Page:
‘Made in Poole, by Poole people and it’s for the area’


Whatever it is there's clearly something about Poole that suits Chris Jarvis very well indeed - the CBeebies star is back in panto for the fourth year in a row writing, directing and playing the Dame in Aladdin. As much as anyone, Chris is helping hone what is fast becoming a 'house style' for pantomime at Lighthouse.

“Well, I think because it is made in Poole, by Poole people and it’s for the area, and it’s the only show that Lighthouse makes itself, it just has so much passion,” he explains.

“I notice it from everybody, the team at Lighthouse, the crew here, it’s something we all look forward to. The cast get it as well. I think it has been bubbling away for a while and now we have the confidence and, thanks to more people coming, we have the money to invest in the show properly and deliver.

“In some ways it’s probably more like the pantos of old that people remember – the spectacle is back and the ambition from every department is to make sure that it’s always even better than last time.”

Last year’s brilliant production of Cinderella garnered a Panto Award for Ugly Sisters Andrew Pollard and Alim Jadavji – both of whom are back again this year in Aladdin – as well as two other nominations including Best Panto. That it lost out to Ian McKellen’s much-feted Mother Goose is no disgrace, but is the pressure on for Aladdin to go one better this year?

“That’s a very good question, but as with television programmes you don’t make them to get awards, you make television programmes to get audience figures, and I think it’s the same here. We’re not doing this for awards, but the awards are an indication of excellence and uniqueness and those are things that we are striving to get into the show.

“It was a wonderful compliment to have three nominations and to win one and when I won the Best Principal Boy (in Dick Whittington at Lighthouse in 2018) that was a great achievement, but really it’s the achievement of everybody involved. We are only as good as the costumes we wear, the songs we sing, the lights we’re lit in, the sets we’re standing on, the props we’re holding. It’s a massive team effort and if only one part of the pantomime is good and the rest of it isn’t, you’re sunk.

“What I love about panto at Lighthouse is the commitment – and it starts at the top – and the ownership that everybody takes of it with the intention of it being excellent.”

So, what can audiences expect from Aladdin this year?

“It’s the very traditional telling of Aladdin with a slight difference in that it’s set in a different time zone to the usual panto and therefore in a different place, but it’s all the same humour and slapstick that you would expect. The characters are familiar, the emphasis is on great comedy storytelling and it is very much in the style of last year with three returning actors and the same team behind the scenes.”

But of all the big panto titles, Aladdin has been more problematic than others with some productions criticised over cultural insensitivity, particularly around casting. It’s something that Chris as writer and director, and the creative team Production Designer James Smith and Musical Supervisor Darren Reeves have been acutely aware of.

“We’ve been mindful of who we’ve cast in certain roles, but we’ve only employed the best people for those parts,” he says. “There is nobody in this cast for any other reason than they’re brilliant and they’re going to blow us away, I’m really excited with the cast.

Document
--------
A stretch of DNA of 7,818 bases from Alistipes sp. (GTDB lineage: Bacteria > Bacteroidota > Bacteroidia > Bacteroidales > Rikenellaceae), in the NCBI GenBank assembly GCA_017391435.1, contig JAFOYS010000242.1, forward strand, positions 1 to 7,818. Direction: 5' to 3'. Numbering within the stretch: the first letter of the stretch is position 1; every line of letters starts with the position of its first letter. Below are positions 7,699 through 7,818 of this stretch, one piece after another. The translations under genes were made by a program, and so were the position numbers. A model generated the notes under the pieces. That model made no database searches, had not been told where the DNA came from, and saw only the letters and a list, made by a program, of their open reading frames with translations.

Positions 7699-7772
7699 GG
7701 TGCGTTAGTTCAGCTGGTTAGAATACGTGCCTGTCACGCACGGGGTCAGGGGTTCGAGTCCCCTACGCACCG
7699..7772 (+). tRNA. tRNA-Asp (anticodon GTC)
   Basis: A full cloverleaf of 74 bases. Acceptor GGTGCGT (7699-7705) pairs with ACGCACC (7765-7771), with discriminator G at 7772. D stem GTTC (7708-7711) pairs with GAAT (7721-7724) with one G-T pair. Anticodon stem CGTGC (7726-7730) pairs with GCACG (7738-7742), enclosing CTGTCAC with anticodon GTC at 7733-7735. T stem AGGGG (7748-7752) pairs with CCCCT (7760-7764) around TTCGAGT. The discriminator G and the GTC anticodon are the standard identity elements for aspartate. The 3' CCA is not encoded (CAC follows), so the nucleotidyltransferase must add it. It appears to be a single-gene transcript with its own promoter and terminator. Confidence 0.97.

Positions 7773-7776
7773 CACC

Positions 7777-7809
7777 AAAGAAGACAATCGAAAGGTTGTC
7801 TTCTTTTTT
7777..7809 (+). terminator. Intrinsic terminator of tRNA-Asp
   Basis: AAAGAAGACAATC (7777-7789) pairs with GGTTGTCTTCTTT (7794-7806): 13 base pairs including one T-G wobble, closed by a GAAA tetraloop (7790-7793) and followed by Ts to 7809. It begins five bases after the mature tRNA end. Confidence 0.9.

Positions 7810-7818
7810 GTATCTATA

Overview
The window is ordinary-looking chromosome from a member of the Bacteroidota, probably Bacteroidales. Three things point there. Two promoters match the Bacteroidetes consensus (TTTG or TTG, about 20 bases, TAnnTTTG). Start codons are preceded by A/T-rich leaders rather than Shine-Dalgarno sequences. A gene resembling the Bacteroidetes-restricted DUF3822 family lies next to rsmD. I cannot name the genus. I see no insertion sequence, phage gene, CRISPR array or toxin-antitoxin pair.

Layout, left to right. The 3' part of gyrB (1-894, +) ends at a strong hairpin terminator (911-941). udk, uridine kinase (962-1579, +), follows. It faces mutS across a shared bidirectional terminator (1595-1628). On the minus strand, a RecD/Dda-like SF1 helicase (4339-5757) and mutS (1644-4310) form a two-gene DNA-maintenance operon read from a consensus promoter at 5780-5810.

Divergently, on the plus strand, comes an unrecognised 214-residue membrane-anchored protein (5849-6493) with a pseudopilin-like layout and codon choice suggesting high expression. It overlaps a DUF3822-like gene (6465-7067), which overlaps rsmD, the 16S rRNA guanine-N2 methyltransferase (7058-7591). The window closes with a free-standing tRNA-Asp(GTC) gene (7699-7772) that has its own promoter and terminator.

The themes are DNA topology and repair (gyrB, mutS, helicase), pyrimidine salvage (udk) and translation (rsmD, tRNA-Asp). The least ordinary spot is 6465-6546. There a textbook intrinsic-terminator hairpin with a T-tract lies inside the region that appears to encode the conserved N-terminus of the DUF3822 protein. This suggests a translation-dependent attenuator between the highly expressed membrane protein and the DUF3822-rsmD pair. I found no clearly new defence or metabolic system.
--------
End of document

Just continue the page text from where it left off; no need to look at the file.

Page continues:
“I may have got this very wrong, but I think there is very little from the original story of what people remember being a great Aladdin panto that we have had to remove. Panto is constantly evolving and all the Chinese motifs have gone, but the old jokes were taken out a long time ago – I certainly didn’t have them in the last Aladdin I did ten years ago.

“At the heart of this pantomime is a reflection of Poole. I think that what has made the panto good in recent years is that it reflects Poole – the people on the stage, the language, the jokes, the locale, even some of the costumes are to do with Poole – and I think that reflecting your audience is the most important thing.”

Nothing in the show speaks of Poole quite like the costume Chris will wear as Widow Twankey – it’s a tribute to the RNLI for its 200th anniversary next year. The life saving charity has its headquarters in Poole and has been fully supportive of James Smith’s amazing costume design with the finished frock due to feature in a bicentennial exhibition.

“I’m so thrilled,” says Chris, “because I knew we were going to be respectful with that costume, but what I didn’t know was how the RNLI would react so I’m incredibly grateful and in awe of the RNLI for going with it – it shows a great sense of humour and trust.

“And don’t ask me about the details – you’ll have to wait to see – but you can be sure it’s going to be wonderful!”

:: Written and directed by Chris Jarvis, who appears as Widow Twankey, with Production Designer James Smith and Musical Supervisor Darren Reeves, Aladdin features Ionica Adriana as Princess Jasmine and Bournemouth-born Josh Haberfield as the comic character Wishee-Washee with Stephanie Walker as Spirit of the Ring. Pantomime Award winners Andrew Pollard and Alim Jadavji, whose winning double act as the ugly sisters in Cinderella last year stole the show, are back at Lighthouse playing the villain Professor Pocus and Genie of the Lamp respectively. In his pantomime debut, the title role is played by West End actor Benjamin Armstrong.

:: Aladdin opens on Thursday 7 December and runs until New Year’s Eve. Tickets are on sale now at www.lighthousepoole.co.uk, or call 01202 280000.